A synchrotron is a huge scientific machine designed to produce very intense beams of x-rays, infrared and ultraviolet light, called synchrotron light.
X-rays, infrared and ultraviolet light are part of the electromagnetic spectrum. Visible light is the small range of the electromagnetic spectrum that the human eye can detect.
Our eyes can distinguish between millions of different colours of visible light, each colour having a different wavelength. However, there is a huge range of the electromagnetic spectrum that we can’t see directly: radio waves, microwaves, infrared light, ultraviolet light, x-rays and gamma rays.
For centuries scientists have used microscopes to study things that are too small to see with the naked eye. However, microscopes are limited by the wavelength of the light that they use. Optical microscopes can be used to study objects that are a few microns (0.001mm) in size, about the size of cells. However, to study smaller objects like molecules and atoms, we need to use light with shorter wavelengths like X-rays.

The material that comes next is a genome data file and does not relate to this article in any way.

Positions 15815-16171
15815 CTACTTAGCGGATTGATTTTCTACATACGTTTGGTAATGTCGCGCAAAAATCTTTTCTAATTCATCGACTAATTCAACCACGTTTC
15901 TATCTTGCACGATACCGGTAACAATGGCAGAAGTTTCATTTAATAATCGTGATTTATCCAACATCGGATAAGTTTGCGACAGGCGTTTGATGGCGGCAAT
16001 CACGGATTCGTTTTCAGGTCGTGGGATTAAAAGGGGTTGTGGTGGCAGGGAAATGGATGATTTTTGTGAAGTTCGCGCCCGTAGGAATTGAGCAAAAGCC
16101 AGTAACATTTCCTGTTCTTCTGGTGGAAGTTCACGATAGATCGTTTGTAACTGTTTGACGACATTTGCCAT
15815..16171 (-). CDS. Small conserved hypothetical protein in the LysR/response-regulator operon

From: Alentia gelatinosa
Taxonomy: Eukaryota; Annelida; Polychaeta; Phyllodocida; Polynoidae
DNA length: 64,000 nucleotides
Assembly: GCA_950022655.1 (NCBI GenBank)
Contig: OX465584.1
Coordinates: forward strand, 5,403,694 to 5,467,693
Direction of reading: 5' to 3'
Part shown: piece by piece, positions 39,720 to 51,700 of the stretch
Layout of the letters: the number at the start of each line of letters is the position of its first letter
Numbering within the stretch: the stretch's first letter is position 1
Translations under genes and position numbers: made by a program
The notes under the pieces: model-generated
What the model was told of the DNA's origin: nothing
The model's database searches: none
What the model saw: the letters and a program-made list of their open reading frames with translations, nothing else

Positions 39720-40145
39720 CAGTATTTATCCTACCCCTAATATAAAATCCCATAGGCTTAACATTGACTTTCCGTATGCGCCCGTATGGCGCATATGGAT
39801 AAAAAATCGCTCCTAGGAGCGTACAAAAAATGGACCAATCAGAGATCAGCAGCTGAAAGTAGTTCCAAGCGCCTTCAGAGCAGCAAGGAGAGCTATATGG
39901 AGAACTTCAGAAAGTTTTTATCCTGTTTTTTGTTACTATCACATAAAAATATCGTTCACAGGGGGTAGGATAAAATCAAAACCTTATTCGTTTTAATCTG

Diamond can generate synchrotron light from infrared through the visible range and ultraviolet up to X-rays. Synchrotron light can be as much as 100 billion times brighter than the sun. This allows scientists to study samples in incredible detail, to a level that is only possible at a synchrotron.
The electromagnetic spectrum